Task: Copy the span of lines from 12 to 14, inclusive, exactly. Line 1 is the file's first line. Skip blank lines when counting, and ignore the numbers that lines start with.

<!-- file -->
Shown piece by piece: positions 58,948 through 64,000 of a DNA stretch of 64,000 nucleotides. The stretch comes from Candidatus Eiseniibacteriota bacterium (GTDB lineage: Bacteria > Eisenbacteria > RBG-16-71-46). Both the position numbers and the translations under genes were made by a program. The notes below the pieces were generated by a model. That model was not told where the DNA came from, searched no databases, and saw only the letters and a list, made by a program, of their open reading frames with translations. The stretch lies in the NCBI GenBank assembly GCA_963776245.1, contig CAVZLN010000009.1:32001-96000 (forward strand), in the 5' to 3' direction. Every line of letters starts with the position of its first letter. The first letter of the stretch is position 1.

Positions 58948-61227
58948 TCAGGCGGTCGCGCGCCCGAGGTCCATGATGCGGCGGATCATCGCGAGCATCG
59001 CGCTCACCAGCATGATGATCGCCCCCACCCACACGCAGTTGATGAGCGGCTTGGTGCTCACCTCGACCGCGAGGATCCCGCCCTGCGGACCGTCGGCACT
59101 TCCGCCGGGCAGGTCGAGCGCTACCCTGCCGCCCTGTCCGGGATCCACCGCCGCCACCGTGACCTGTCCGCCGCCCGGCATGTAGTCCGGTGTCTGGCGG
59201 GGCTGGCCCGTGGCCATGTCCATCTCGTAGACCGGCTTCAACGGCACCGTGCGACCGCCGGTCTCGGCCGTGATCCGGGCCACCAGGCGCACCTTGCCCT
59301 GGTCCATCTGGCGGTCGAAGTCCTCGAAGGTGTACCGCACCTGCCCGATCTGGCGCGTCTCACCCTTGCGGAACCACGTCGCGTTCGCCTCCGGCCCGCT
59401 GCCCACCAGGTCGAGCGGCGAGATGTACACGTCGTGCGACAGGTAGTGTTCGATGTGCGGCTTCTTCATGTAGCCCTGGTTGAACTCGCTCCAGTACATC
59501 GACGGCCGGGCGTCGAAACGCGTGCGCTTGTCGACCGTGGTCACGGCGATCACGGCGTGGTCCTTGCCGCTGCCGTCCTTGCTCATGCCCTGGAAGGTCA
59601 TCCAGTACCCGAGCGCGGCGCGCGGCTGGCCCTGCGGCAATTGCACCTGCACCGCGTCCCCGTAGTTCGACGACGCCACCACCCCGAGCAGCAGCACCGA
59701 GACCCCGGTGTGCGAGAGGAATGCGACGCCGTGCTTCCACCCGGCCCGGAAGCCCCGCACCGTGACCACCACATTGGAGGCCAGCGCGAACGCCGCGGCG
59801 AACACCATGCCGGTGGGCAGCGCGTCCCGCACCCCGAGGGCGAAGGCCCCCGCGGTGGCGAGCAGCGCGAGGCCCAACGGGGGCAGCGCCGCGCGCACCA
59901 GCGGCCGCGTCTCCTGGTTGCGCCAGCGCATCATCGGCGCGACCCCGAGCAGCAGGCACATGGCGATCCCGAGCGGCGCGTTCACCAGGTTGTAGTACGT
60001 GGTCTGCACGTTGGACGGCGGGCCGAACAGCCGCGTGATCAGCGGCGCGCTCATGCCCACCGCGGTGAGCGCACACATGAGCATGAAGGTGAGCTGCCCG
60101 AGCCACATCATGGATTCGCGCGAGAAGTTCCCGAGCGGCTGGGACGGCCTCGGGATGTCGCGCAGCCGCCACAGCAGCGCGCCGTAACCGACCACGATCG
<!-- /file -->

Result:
59801 AACACCATGCCGGTGGGCAGCGCGTCCCGCACCCCGAGGGCGAAGGCCCCCGCGGTGGCGAGCAGCGCGAGGCCCAACGGGGGCAGCGCCGCGCGCACCA
59901 GCGGCCGCGTCTCCTGGTTGCGCCAGCGCATCATCGGCGCGACCCCGAGCAGCAGGCACATGGCGATCCCGAGCGGCGCGTTCACCAGGTTGTAGTACGT
60001 GGTCTGCACGTTGGACGGCGGGCCGAACAGCCGCGTGATCAGCGGCGCGCTCATGCCCACCGCGGTGAGCGCACACATGAGCATGAAGGTGAGCTGCCCG